During the early twentieth century, Clarence H. White was an influential pictorial photographer and photographic educator. White was inspired to experiment with the camera after viewing contemporary art at the 1893 World’s Columbian Exposition in Chicago. In 1897 he began exhibiting his work and won the Ohio Photographers’ Association Gold Medal in Cincinnati. In 1902 White was elected as a member of the Linked Ring, a London photographers’ society, and was a founding member of the Photo-Secession in New York. His work was featured in five issues of the Photo-Secession publication "Camera Work," between 1903 and 1910.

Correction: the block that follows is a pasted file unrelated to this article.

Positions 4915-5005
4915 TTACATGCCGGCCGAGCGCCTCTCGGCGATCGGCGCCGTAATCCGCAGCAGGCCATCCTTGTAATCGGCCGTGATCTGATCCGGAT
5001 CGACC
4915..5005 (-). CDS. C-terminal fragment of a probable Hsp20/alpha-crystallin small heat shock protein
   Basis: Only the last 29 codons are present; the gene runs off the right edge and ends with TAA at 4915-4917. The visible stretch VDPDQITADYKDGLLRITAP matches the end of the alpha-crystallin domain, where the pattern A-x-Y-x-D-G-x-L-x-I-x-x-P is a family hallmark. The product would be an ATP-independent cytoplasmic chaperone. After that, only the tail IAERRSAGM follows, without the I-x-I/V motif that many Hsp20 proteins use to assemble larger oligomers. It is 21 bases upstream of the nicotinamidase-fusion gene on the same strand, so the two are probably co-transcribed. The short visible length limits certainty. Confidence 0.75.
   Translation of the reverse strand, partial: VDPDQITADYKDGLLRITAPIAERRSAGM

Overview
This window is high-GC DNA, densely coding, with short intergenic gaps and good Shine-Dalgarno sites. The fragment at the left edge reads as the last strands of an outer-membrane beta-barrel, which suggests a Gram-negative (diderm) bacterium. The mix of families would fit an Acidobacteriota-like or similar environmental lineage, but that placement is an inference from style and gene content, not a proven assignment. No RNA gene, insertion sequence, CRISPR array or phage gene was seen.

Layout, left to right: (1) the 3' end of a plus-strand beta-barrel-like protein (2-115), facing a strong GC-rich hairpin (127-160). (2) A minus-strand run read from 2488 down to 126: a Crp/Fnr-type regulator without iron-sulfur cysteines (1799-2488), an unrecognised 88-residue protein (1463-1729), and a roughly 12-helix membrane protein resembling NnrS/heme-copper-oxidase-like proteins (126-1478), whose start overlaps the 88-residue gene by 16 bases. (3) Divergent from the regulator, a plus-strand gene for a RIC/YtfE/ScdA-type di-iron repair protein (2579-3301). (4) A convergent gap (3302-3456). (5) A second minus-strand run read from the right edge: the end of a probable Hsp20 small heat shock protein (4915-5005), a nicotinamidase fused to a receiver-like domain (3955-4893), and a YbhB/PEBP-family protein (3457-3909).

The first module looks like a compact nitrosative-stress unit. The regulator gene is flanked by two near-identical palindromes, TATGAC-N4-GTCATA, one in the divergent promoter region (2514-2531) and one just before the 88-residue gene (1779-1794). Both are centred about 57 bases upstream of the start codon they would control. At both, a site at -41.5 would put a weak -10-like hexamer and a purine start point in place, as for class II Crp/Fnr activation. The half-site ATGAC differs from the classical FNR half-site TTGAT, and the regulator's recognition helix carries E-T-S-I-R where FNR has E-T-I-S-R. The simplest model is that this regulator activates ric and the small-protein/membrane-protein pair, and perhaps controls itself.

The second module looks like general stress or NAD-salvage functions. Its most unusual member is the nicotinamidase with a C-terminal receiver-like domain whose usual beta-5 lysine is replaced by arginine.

From 1893 to 1906, his most productive period, White created beautiful and original compositions placing his family and friends in simple domestic scenes of Midwestern middle-class life. "The Orchard," with its flat perspective, was influenced by Japanese prints. The overall softness and tonality reveal his fondness for James Abbott McNeill Whistler and William Merritt Chase. This print once belonged to Herbert Greer French, the only Cincinnati member of the Photo-Secession.